Guest blogger D.J. Niko is the pseudonym for Daphne Nikolopoulos, a journalist, author, editor, and self-proclaimed modern nomad who has spent the better part of two decades traveling the world. As a former travel writer and zealous adventurer, she has visited remote spots on six continents, many of which have inspired her novels, including the award-winning The Tenth Saint and its sequel, The Riddle of Solomon. Her next two novels will be released in 2015. Daphne was born and raised in Athens, Greece, and now resides in Florida with her family.
The Rest is History
By D.J. Niko
Researching historical fiction and thrillers with historical themes is a little like going down the rabbit hole: you have to enter another world and come out, sweating and panting, on the other side before you can actually get it.
When you research and write about the ancient world, that’s especially true. I deal with time periods as far back as the sixteenth century BCE, when information wasn’t exactly plentiful and the recording of facts was sketchy at best. Think about it: historical documentation as we know it wasn’t a thing back then. The ancient Egyptians carved their conquests onto temple walls, the Israelites had an oral history that got passed down over thousands of years, the Greeks (before the days of Herodotus) painted pottery and inscribed ostraca, and on it goes. A few blanks to fill in? You can say that again!
A lot of people ask me, why the ancient world? Why not pick something more accessible, like, say, World War II or 1960s London? What can I say? Doing things the hard way is one of my more charming qualities. Ahem.
So how do I get my material? For starters, I hang out with a lot of archaeologists. Archaeology is one of the most important tools in understanding antiquity, because it provides hard proof of how people lived and died, when cities flourished and were destroyed, worship practices, and so on. The scientists working in the field are a wealth of information and, in most cases, fairly outspoken (and opinionated!) about their research. They are more than happy to give a novelist an earful.
In researching my first book, The Tenth Saint, I traveled to Ethiopia and spent time with historians at Aksum and monks at Lalibela, trying to understand the mindset of the people during the early centuries of the Common Era, when Christianity first infiltrated the Abyssinian Empire. I went down into the tombs of Aksum, walked through the catacombs beneath the rock churches of Lalibela, attended traditional ceremonies whose practices had not changed since ancient times, hiked to cave churches in the hinterlands (and I mean hinterlands), and studied the stele inscriptions of the nation’s early kings. Of course, I also sampled all the Ethiopian food, beer, coffee, and tej (honey wine) I could get my hands on. Hey, it’s the least I could do for my readers.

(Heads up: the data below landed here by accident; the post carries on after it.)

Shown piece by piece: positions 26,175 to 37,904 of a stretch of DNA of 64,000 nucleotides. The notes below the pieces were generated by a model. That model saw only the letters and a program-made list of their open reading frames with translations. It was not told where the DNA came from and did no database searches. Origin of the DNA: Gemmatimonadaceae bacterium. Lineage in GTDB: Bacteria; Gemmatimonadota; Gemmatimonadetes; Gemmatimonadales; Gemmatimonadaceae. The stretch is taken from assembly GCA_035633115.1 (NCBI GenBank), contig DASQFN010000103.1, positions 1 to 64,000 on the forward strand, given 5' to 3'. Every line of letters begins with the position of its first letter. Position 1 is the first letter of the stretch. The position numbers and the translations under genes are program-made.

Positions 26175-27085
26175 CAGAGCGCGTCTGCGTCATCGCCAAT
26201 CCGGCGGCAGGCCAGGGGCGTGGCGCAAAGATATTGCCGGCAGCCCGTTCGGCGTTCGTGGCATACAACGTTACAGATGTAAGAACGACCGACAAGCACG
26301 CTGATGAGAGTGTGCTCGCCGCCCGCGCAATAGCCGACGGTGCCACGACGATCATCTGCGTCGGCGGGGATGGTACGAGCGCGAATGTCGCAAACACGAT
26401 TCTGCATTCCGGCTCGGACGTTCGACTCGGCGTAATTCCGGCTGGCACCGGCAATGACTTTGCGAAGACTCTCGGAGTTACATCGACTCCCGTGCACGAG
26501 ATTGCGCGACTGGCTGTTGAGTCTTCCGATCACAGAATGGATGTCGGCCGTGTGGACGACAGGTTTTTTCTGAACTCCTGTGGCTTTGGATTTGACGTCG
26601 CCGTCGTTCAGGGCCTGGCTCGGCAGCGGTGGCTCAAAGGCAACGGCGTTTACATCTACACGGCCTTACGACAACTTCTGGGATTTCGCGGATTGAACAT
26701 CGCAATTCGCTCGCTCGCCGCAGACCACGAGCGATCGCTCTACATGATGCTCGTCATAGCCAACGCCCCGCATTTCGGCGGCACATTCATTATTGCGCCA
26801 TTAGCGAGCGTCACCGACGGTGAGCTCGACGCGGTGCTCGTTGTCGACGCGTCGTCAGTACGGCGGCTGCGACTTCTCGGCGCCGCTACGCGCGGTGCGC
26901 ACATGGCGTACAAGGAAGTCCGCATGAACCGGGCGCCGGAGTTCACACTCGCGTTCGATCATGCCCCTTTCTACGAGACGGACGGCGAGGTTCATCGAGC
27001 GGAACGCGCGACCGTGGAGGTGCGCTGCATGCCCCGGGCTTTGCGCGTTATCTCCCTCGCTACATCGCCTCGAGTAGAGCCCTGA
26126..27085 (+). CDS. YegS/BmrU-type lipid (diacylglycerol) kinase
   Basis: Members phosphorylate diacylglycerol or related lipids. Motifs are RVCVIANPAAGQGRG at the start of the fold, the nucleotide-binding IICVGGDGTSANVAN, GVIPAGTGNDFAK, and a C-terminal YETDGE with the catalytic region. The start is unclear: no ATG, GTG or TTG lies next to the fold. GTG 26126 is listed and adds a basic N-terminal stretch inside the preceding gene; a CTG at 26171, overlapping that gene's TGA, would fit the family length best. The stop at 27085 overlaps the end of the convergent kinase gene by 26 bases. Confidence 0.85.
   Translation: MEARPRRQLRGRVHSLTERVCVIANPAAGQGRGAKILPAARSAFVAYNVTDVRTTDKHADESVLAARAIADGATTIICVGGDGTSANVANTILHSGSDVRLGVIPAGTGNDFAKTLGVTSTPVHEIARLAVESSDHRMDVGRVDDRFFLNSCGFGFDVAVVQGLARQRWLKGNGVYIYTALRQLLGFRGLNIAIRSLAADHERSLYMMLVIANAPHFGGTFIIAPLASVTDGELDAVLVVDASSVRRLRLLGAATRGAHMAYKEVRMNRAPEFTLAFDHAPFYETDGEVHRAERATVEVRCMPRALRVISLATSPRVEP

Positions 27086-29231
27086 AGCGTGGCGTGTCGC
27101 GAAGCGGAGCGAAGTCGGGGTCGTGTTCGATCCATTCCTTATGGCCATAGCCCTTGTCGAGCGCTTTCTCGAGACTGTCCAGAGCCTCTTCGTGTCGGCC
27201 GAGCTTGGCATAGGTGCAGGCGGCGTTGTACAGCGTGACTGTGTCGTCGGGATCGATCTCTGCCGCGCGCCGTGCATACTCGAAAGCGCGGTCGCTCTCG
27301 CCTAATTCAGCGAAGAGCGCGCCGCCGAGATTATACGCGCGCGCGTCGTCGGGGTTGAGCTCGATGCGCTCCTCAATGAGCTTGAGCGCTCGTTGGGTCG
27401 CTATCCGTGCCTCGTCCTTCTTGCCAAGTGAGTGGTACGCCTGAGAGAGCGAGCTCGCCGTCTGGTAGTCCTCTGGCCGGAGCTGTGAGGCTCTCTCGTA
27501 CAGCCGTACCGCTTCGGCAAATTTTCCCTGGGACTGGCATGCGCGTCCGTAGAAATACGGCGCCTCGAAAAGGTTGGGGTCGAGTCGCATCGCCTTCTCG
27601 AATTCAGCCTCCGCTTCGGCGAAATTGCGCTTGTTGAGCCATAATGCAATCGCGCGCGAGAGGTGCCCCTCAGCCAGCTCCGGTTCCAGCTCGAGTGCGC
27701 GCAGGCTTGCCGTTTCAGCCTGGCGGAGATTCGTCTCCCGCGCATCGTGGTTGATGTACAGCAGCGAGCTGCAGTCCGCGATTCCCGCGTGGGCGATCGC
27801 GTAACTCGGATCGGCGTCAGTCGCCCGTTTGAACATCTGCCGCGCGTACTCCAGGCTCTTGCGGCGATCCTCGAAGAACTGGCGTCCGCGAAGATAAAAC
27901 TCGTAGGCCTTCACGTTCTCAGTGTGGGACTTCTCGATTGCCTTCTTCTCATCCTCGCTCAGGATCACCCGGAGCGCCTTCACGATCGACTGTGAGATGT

For the next book in the series, The Riddle of Solomon, I added another layer of inquiry to the standard archaeological research. The story is set largely in Israel and involves an antagonist who believes he is the Jewish messiah for whom the world has waited. This guy is ruthless in amassing the relics that will prove his legitimacy; chief among them are the plans for building the third temple in Jerusalem, meaning the original temple plans by King Solomon.
So, to research messianism, Judaic oral tradition, and the spiritual significance of King Solomon’s story, I consulted a couple of rabbis. They were very gracious to embrace a Greek Orthodox girl and, over several meetings, walk her through the fine points of Judaism. It was illuminating, to say the least, and I think the book is better for it.
For me, there is no substitute for experiencing a place firsthand and interviewing the experts in person. But life does not always allow for this. My other means of research include university library archives, books written by ancient writers (for my current project, I am reading Plutarch, Herodotus, and Pausanias), museums, and, of course, the Internet. And this happens throughout the writing process, not just in the front end.
Because I’m all about recycling and reusing, I use this information in other ways. In recent years, I’ve been repackaging the research and lecturing about it to private groups and continuing education students at academic institutions. It’s just another vehicle to get my name out there, sell books, and share some of this fascinating knowledge in a more direct way.
As I state in my Twitter profile, I have become an antiquities geek thanks to all this research (I’m really fun at cocktail parties), but if the work seems more authentic because of it, I’ll take the ridicule.
I will leave you with this fun quote by Homer: “I did not lie! I just created fiction with my mouth!”